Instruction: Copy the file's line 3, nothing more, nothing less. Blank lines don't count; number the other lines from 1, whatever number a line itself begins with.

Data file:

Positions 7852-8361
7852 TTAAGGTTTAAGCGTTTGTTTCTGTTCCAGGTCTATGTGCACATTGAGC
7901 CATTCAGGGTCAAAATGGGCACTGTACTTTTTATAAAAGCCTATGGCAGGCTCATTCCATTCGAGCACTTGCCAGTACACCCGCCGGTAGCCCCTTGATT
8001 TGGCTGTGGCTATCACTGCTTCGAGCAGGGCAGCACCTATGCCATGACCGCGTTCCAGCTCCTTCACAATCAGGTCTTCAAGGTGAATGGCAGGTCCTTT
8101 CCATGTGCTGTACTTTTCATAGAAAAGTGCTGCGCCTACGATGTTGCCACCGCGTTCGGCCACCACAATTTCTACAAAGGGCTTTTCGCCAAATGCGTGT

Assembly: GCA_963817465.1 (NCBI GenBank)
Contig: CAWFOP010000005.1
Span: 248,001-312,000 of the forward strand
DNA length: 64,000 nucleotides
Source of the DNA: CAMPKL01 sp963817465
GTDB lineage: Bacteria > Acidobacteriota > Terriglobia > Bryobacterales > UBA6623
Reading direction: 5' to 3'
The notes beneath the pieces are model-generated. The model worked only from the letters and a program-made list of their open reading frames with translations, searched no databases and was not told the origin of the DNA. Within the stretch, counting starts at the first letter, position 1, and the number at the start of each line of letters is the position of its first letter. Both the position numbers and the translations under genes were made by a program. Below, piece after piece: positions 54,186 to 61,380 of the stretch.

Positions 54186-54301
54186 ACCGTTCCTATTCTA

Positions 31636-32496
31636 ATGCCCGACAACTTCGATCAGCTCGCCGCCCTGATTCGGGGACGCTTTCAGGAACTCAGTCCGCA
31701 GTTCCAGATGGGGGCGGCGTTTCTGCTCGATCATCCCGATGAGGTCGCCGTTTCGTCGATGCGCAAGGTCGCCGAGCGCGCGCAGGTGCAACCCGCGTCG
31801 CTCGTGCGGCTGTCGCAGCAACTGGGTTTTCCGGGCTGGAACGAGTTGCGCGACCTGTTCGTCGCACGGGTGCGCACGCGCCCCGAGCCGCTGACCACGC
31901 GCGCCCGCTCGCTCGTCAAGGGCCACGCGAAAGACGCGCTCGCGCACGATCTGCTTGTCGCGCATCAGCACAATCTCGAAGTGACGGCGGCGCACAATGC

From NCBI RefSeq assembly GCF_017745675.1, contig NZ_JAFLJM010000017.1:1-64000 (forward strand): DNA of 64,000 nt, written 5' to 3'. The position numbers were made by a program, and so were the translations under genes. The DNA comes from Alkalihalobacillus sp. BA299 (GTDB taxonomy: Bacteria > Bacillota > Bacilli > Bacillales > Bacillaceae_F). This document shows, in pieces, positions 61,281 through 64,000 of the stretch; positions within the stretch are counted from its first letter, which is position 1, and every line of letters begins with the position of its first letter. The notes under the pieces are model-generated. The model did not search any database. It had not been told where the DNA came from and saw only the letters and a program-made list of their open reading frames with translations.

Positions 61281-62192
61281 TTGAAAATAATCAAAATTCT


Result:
7901 CATTCAGGGTCAAAATGGGCACTGTACTTTTTATAAAAGCCTATGGCAGGCTCATTCCATTCGAGCACTTGCCAGTACACCCGCCGGTAGCCCCTTGATT